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Tri-core, 1.5GHz ARM SoC touted for 1080p 3D video

Sep 23, 2010 — by Eric Brown — from the LinuxDevices Archive — 3 views

Marvell announced a 1.5GHz, tri-core member of its Armada system-on-chip family. Aimed at smartphones and tablets, the Armada 628 combines two 1.5GHz ARM v7 cores with a specialized 624MHz system management core that reduces power consumption, adding six media processing engines that are claimed to deliver dual 1080p streams of 3D video plus “advanced 3D gaming performance.”

Marvell tosses out a number of "first" claims for the Armada 628, including calling it, somewhat questionably, "the world's first commercially available heterogeneous, multi-core, applications processor." (Here, the key appears to be the word "heterogeneous," as in the heterogeneous multiprocessing claim the company makes for the processor.)

Judging from what little information the company has provided on the system-on-chip (SoC), however, the tri-core Armada 168 does appear to be something of a breakthrough, or at the very least, unique.


Marvell Armada 628

What particularly caught our attention was the claim that the SoC delivers dual-stream, multi-format 1080p 3D video at 30 frames per second. In addition, the Armada 628 is touted as providing exceptional 3D graphics performance, with four unified shaders for 200 million triangles per second 3D performance.

The Armada 628 supports Android, Linux, RIM OS (BlackBerry), and Windows Mobile, says the company.

A "hybrid muscle car"

The Armada 628's tri-core design helps it support "ultra-low-power, long battery life smartphones and tablets," says Marvell The SoC supports 10 hours of 1080p HD video or 140 hours of music per charge, claims the company.

The processor is described as something of a "hybrid muscle car," integrating two 1.5GHz symmetric multiprocessing cores and a third 624MHz core optimized for ultra low-power. The latter is said to be designed for routine user tasks, acting as a system management processor that monitors and dynamically scales power and performance to reduce power consumption.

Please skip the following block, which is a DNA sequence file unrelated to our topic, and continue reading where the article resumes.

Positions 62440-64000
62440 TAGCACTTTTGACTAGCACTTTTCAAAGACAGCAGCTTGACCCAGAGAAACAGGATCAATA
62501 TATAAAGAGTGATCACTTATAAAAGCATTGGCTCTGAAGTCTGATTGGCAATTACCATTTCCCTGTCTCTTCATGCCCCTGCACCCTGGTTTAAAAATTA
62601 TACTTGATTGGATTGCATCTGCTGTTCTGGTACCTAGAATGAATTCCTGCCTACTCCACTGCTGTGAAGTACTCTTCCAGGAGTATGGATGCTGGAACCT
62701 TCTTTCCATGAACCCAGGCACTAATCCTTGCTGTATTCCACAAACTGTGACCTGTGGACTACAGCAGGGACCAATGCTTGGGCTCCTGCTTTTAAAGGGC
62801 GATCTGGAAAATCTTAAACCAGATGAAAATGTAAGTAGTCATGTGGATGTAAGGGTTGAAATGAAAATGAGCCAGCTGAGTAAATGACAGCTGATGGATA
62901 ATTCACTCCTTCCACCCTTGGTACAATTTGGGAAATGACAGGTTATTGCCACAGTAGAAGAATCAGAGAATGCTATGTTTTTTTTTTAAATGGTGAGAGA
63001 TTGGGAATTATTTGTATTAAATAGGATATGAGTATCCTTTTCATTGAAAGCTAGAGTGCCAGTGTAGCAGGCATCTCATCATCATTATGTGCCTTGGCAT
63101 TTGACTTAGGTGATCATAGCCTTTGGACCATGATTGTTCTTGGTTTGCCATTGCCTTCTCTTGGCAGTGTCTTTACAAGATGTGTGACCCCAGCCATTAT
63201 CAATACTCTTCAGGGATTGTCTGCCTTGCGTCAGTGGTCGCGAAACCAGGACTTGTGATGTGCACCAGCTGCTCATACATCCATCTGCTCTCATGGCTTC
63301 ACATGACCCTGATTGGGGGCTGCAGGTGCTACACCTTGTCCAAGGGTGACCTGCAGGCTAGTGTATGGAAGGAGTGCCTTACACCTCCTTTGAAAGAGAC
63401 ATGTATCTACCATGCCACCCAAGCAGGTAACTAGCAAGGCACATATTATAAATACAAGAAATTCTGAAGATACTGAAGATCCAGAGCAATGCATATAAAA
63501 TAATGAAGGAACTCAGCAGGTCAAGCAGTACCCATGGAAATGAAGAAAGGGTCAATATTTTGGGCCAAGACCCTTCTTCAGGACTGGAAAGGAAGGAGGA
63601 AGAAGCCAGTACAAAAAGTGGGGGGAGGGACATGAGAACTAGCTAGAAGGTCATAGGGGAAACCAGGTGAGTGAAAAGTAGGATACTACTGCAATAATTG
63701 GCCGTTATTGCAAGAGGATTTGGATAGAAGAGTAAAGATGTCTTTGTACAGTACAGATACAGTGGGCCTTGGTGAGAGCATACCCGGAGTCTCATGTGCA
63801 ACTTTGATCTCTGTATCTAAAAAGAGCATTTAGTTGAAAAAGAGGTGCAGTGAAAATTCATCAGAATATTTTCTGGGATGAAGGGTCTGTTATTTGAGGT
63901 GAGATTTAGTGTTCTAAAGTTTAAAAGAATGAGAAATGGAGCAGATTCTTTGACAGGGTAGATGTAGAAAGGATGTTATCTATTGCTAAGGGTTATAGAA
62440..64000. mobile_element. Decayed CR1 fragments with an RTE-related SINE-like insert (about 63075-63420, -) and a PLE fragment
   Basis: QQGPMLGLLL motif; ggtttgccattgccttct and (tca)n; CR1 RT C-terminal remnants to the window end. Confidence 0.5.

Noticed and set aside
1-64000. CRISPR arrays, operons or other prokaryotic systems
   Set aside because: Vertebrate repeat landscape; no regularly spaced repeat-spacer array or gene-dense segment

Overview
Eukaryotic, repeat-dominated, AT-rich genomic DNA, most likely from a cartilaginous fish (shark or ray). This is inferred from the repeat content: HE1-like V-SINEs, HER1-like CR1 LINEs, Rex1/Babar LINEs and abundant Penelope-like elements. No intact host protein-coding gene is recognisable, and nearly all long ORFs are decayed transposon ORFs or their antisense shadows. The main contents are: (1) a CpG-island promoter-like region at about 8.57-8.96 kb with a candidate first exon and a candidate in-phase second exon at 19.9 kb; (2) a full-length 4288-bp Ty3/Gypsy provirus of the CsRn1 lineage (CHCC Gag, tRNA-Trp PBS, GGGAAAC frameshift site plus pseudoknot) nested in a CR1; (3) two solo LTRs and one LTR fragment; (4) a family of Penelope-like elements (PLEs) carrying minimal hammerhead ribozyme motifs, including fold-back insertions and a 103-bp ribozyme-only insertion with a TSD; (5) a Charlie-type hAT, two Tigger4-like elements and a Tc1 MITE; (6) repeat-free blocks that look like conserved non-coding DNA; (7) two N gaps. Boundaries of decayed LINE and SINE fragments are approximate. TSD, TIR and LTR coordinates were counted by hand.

Marvell did not reveal the specific type of ARMv7 core used, but we imagine it is a variation of the Sheeva PJ4 core used on the single-core, 1GHz Armada 618 announced in February. This is also suggested by the company's claim of "easy software porting" from existing Armada designs. (See farther below for more on Marvell's Armada processors.)

The Armada 628 provides "3GHz of raw computational horsepower," claims the company. Once again, Marvell's hyperbole appears to have gotten the better of it. As we found with Motorola's alleged 2GHz Android smartphone, which appears to actually be a dual 1GHz Cortex-A9 core Nvidia Tegra 2, having two 1GHz cores is not equivalent to a 2GHz processor. In the same way, dual 1.5GHz cores don't quite add up to a 3GHz chip.

Still, 1.5GHz is faster than any commercially available ARM SoC we know of, although a number of 28nm Cortex-A9 based SoCs that match or exceed that will likely arrive next year. These will be closely followed by SoCs that will run the newly announced multicore ARM Cortex-A15 core, said to be clockable to 2.5GHz.

Multimedia and security engines

Combining two 1.5GHz cores that can offload housekeeping chores to the 624MHz system management chip should result in some exceptionally speedy devices — especially when coupled with the Armada 628's six processing engines. These are said to accelerate 3D graphics, 1080p video encode and decode, ultra high fidelity audio, digital photo processing, and cryptography, says Marvell. The company separately mentions an integrated image signal processor (ISP), which may be the same as the photo processing engine.

The 3D engine supports "immersive" — yes, still the buzz word du jour — game play experience, while the video engine supports dual stream 1080p streams that, it's said, may be combined for a 3D video experience. Built-in multimedia features include WMMX2 and NEON acceleration, and there's a pipelined VFPv3 floating point engine, Marvell says.

Multimedia support includes DirectX, Open GL ES 2.0, Open VG 1.1, and Adobe Flash, says the company.